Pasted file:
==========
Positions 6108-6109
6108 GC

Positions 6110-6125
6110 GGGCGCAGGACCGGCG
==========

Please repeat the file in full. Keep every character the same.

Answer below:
Positions 6108-6109
6108 GC

Positions 6110-6125
6110 GGGCGCAGGACCGGCG